In a 2022 post, we showed how liquidity conditions in the U.S. Treasury securities market had worsened as supply disruptions, high inflation, and geopolitical conflict increased uncertainty about the expected path of interest rates. In this post, we revisit some commonly used metrics to assess how market liquidity has evolved since. We find that liquidity worsened abruptly in March 2023 after the failures of Silicon Valley Bank and Signature Bank, but then quickly improved to levels close to those of the preceding year. As in 2022, liquidity in 2023 continues to closely track the level that would be expected by the path of interest rate volatility.
The Federal Open Market Committee (FOMC) has increased the target interest rate by 3.75 percentage points since March 17, 2022. In this post we examine how corporate bond market functioning has evolved along with the changes in monetary policy through the lens of the U.S. Corporate Bond Market Distress Index (CMDI). We compare this evolution to the 2015 tightening cycle for context on how bond market conditions have evolved as rates increase. The overall CMDI has deteriorated but remains close to historical medians. The investment-grade CMDI index has deteriorated more than the high-yield, driven by low levels of primary market issuance.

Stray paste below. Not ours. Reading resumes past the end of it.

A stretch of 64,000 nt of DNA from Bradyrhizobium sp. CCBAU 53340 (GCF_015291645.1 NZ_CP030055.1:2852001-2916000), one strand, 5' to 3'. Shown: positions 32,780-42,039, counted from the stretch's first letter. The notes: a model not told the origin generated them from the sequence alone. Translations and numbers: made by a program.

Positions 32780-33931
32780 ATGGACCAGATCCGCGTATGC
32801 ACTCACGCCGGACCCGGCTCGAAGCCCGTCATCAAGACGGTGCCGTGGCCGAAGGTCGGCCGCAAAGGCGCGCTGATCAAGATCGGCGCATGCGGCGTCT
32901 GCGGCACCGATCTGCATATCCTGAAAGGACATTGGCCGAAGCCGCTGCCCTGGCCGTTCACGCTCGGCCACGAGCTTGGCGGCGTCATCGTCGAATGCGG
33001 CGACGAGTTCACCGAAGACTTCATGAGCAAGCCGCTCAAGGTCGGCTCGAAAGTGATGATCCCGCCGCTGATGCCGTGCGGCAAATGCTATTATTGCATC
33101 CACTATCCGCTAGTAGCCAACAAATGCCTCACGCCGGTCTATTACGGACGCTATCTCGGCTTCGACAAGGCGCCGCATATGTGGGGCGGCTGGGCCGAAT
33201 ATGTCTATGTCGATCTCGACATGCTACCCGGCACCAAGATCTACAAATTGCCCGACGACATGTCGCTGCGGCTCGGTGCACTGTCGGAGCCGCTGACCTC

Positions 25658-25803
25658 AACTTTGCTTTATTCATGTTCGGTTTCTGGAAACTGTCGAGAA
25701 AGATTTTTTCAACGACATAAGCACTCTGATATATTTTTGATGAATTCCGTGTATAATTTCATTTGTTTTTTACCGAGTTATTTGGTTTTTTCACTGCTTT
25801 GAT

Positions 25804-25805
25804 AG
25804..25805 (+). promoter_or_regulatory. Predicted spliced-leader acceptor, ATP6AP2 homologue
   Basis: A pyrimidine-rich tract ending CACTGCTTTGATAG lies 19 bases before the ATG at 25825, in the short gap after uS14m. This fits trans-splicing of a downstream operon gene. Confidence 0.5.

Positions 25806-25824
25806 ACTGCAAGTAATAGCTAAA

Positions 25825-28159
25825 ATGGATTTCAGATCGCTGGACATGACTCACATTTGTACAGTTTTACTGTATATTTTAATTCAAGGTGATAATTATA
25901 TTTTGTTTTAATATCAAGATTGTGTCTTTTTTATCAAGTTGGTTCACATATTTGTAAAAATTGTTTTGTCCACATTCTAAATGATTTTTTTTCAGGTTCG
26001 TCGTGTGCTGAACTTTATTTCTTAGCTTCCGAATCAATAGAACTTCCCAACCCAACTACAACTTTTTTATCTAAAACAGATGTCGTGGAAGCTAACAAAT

Tobias Adrian, Michael J. Fleming, Or Shachar, Daniel Stackman, and Erik Vogt Second in a six-part series Recent commentary suggests concern among market participants about corporate bond market liquidity. However, we showed in our previous post that liquidity in the corporate bond market remains ample. One interpretation is that liquidity risk might have increased, even as the […]
“Flash events,” extremely large price moves and reversals over just a few minutes, have occurred in some of the world’s most liquid markets in recent years.